The Daily Maverick, 6 March 2019 By Jon Foster-Pedley TIMES of late have been a bit of a roller-coaster – even by what passes for normal in this country. We emerged from the festive season to a series of rapid-fire bombshell disclosures by the former chief operating officer of Bosassa, Angelo Agrizzi, which recalibrated…
we don’t need leaders practised in the art of pathos – the ability to appeal to the emotions. What we need are leaders who can engage with logos (logic) and ethos (character). We’ve had them in the recent past. Can we find them again?
Foster-Pedley said he hoped the graduates would take a leaf out of Gordhan’s hat and serve as active corporate citizens with an unshakeable moral compass and sense of purpose to fight institutionalised greed, corruption and state capture so that all South Africans can share in the country’s wealthy, and create a better life for their families and communities.
For us at Henley Business School Africa, he is the personification of active corporate citizenship. His courage inspires us, his unshakeable moral compass and sense of purpose are a beacon to all of us.
MINISTER OF Public Enterprises Pravin Gordhan became the first South African to ever receive an honorary doctorate from the University of Reading’s Henley Business School yesterday.
Gordhan enjoined the 180 MBA graduates at Kyalami’s Theatre on the Track to go back to their businesses and fight against corruption and collusion in all its forms.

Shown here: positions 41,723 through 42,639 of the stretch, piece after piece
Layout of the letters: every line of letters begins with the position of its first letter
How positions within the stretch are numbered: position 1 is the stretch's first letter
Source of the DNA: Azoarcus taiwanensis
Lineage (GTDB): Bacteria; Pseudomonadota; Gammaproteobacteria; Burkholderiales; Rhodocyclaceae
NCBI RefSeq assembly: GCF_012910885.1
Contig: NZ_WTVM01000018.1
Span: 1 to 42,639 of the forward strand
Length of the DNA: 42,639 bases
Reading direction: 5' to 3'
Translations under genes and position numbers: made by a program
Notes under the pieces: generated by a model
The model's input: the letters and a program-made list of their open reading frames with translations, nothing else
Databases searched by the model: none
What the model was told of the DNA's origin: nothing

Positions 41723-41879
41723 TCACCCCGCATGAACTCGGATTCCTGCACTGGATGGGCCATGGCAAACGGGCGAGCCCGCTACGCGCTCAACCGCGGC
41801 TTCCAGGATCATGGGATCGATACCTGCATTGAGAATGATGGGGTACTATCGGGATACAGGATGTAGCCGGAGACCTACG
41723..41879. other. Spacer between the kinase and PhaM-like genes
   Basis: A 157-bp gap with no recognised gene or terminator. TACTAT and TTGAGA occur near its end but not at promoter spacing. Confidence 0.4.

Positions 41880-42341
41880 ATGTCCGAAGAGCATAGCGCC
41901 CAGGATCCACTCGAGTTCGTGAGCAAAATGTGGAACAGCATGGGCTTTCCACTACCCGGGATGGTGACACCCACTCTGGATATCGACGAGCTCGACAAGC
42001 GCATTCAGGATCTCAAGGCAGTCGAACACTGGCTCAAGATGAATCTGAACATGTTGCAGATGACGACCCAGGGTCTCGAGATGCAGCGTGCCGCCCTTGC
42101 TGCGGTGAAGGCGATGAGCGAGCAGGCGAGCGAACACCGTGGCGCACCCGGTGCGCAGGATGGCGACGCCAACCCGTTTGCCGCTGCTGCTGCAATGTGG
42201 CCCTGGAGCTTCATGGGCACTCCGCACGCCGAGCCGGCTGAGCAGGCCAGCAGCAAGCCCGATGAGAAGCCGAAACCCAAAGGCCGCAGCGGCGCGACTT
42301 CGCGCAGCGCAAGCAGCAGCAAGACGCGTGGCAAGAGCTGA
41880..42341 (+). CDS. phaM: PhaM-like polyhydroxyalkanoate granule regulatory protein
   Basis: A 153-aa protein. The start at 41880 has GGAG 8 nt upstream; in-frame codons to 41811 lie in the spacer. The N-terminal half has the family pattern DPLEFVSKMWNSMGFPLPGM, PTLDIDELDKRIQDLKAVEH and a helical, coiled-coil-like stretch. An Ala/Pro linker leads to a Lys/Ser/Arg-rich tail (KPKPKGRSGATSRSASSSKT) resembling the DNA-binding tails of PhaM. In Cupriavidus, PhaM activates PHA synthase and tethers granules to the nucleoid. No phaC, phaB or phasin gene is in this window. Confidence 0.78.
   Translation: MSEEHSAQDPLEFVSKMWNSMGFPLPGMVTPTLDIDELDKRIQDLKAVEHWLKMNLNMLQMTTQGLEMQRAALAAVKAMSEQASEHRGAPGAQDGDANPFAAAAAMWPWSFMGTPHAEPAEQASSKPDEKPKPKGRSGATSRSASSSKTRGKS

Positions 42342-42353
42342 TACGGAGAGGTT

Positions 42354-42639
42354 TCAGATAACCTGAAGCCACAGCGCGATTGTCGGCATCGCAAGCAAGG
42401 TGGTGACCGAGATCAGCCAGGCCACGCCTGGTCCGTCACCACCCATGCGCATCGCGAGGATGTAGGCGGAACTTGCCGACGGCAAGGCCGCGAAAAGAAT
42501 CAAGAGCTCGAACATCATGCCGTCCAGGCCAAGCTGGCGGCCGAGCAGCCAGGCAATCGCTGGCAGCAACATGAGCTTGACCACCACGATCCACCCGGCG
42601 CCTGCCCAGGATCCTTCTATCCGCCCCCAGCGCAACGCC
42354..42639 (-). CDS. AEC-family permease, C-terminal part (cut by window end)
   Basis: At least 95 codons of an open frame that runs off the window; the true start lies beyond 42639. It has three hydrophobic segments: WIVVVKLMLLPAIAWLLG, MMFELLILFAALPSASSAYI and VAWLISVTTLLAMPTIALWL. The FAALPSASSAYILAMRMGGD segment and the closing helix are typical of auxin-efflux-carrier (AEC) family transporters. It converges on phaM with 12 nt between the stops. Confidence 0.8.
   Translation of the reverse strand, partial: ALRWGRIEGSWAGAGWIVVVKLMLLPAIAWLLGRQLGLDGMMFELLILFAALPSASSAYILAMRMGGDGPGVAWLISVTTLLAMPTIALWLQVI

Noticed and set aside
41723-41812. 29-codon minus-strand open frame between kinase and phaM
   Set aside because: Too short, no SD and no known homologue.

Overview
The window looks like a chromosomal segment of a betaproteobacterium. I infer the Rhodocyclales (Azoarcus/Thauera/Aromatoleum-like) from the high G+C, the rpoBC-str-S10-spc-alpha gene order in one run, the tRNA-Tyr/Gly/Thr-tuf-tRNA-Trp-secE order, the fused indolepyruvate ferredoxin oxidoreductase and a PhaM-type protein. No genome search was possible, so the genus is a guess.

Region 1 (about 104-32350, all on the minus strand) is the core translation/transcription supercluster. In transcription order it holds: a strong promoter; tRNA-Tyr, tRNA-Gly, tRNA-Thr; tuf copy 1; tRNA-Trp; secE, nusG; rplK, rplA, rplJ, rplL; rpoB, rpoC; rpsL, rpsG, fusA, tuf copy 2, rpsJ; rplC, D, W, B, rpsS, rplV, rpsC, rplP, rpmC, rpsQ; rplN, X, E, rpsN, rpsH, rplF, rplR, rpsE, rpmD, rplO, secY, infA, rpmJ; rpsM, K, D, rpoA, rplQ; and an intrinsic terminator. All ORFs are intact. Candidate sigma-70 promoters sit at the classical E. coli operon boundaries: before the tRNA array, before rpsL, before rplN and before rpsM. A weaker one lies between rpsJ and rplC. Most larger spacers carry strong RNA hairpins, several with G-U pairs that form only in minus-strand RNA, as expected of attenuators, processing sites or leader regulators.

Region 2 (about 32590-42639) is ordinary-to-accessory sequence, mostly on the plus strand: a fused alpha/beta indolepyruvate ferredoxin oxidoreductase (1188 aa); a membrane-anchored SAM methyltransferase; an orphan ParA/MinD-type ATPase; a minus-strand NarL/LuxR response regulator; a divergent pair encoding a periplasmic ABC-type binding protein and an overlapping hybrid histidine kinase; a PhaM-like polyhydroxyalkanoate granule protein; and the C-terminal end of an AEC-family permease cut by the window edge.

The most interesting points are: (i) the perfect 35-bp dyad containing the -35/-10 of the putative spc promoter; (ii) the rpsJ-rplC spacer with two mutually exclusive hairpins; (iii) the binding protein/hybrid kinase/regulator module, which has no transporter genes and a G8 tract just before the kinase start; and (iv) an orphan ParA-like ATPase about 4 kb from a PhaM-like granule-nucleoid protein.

While the Dean welcomes the present response to bribery, corruption and State capture, he asserts, “Sooner or later it will be business as usual and the onus is on us as teachers and mentors to ensure that our next generation of leaders don’t become complacent and slip back into the bad old ways. Just as corruption becomes systemic, we need to be educating our future leaders in a way that good governance becomes systemic.
Q: Is There A Formula To Succession? The Group Talent Manager for Sun International says there are “DEFINITE “DO’S” “. Listen to find out more.
As we move through the process of the State Capture inquiry, it can still be difficult to understand even the effect of blatant high-level corruption on the average family in South Africa. How can we begin to have conversations about what is fair remuneration for CEOs, or the difference between exploitative and enabling business practices…
Dr Mamphela Ramphele and Jon Foster-Pedley discuss what must be done in order to achieve our incredible potential. Don’t miss this important conversation.
27 JULY 2018 – 12:03 DAVID FURLONGER Picture: THINKSTOCK Experts in the field discuss the problems schools face, such as the value of teaching ethics, new approaches to leadership and management, the need for “spiritual intelligence”, entrepreneurship in the informal sector, making a difference to society and sensitivity to African development initiatives. • Owen Skae, director, Rhodes…